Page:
Email updates

Keep up to date with the latest news and content from BMC Neuroscience and BioMed Central.

This article is part of the supplement: Sixteenth Annual Computational Neuroscience Meeting: CNS*2007

Open Access Poster presentation

Can a temporal code be transferred from one brain region to another? Lessons from phase precession

Omar J Ahmed* and Mayank R Mehta

Author Affiliations

Department of Neuroscience, Brain Science Program, Brown University, Providence, RI 02912, USA

For all author emails, please log on.

BMC Neuroscience 2007, 8(Suppl 2):P171  doi:10.1186/1471-2202-8-S2-P171

The electronic version of this article is the complete one and can be found online at:


Published:6 July 2007

© 2007 Ahmed and Mehta; licensee BioMed Central Ltd.

Poster presentation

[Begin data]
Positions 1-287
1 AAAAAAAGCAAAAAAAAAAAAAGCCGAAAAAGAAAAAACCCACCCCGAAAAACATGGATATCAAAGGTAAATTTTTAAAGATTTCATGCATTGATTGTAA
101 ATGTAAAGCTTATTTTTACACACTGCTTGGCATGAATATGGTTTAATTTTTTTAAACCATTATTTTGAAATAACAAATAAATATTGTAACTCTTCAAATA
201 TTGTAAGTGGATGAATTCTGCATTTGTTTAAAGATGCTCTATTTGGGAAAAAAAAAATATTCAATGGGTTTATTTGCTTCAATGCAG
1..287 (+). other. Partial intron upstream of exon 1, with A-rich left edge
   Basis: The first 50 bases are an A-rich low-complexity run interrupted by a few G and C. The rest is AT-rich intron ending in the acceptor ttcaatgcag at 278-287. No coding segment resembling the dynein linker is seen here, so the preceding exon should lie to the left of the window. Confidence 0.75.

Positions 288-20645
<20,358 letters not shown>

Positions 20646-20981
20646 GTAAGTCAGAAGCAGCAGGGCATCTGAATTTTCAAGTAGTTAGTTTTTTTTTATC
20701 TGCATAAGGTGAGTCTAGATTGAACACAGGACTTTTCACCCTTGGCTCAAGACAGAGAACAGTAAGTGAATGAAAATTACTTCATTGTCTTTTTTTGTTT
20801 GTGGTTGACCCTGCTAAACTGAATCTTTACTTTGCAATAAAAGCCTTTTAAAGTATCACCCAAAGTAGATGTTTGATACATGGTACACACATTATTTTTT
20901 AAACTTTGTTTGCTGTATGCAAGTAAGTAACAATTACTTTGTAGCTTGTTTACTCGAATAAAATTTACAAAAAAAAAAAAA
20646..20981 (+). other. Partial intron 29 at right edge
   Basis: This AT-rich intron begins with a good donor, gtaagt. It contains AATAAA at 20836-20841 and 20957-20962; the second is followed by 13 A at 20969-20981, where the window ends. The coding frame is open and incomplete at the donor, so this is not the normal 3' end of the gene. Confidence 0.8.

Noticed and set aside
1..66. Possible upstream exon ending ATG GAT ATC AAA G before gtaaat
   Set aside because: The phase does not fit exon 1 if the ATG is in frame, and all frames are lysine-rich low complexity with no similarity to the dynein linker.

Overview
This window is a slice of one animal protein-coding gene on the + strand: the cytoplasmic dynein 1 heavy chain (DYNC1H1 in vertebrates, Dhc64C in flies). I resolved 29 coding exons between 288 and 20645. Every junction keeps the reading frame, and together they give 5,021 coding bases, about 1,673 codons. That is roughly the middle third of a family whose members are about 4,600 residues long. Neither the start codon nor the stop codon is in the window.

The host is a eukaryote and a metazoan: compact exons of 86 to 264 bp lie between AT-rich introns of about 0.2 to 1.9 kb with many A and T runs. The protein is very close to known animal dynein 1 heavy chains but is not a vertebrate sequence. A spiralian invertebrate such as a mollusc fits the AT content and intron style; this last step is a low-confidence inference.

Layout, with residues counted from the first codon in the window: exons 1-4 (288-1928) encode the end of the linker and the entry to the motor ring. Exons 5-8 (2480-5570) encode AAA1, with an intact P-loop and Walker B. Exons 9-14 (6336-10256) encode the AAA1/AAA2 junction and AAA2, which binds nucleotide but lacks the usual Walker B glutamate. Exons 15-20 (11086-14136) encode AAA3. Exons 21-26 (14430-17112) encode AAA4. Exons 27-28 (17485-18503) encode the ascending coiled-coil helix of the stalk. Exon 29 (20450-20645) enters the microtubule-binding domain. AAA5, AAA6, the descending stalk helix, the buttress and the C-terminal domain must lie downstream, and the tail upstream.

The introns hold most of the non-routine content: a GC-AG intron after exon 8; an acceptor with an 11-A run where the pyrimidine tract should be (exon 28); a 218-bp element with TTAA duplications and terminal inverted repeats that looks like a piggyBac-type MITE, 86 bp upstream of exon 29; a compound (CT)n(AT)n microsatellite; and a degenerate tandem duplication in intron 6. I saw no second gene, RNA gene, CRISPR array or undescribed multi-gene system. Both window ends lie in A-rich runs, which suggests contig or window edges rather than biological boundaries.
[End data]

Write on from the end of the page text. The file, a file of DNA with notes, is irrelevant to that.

Hippocampal CA1 pyramidal cells in both rodents and humans fire in a spatially selective manner, and are called place cells. These place cells also display a prominent temporal code known as phase precession. As a rat enters the place field of a cell, the cell fires its first spike very late in the first theta cycle, but the phase of the spikes with respect to theta steadily precesses to lower values, all the way to 0 degrees as the rat reaches the end of the place field. CA1 is not alone in showing such phase precession: cells in CA3 and the dentate gyrus have long been known to show phase precession. CA3 cells are the main source of input to CA1. More recently, cells in layer II of the entorhinal cortex (grid cells) have also been shown to phase precess as a rat runs across a single grid field. These cells provide input to both the CA3 and dentate gyrus. However, cells in layer III of the entorhinal cortex do not show phase precession. These layer III cells provide direct input to CA1. Here, we use integrate and fire as well as Hodgkin-Huxley style conductance models to explore the conditions necessary for a CA1 place cell to 'inherit' phase precession from its inputs. We show how CA1 phase precession depends on the standard deviation of the phase of its excitatory inputs, as well as on the precise timing and strength of theta-modulated inhibitory inputs.